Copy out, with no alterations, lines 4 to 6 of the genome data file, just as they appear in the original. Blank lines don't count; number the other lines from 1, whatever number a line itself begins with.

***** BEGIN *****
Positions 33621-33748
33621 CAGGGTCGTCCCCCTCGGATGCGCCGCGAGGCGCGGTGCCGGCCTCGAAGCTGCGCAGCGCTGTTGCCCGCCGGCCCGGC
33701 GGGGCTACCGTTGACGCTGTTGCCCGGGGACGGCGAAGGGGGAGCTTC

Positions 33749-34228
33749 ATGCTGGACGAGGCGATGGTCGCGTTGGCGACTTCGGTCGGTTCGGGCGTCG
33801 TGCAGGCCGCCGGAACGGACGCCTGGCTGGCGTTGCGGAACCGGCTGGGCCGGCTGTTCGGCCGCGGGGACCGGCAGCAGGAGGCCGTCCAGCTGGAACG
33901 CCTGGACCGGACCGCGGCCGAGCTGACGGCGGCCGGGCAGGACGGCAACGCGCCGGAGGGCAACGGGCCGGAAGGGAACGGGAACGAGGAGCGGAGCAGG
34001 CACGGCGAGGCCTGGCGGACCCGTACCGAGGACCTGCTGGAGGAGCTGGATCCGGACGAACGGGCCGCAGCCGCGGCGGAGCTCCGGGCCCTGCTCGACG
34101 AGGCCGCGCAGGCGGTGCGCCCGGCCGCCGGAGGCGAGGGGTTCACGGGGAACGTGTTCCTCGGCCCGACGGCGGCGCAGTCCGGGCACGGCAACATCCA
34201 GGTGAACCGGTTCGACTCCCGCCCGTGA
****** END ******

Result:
Positions 33749-34228
33749 ATGCTGGACGAGGCGATGGTCGCGTTGGCGACTTCGGTCGGTTCGGGCGTCG
33801 TGCAGGCCGCCGGAACGGACGCCTGGCTGGCGTTGCGGAACCGGCTGGGCCGGCTGTTCGGCCGCGGGGACCGGCAGCAGGAGGCCGTCCAGCTGGAACG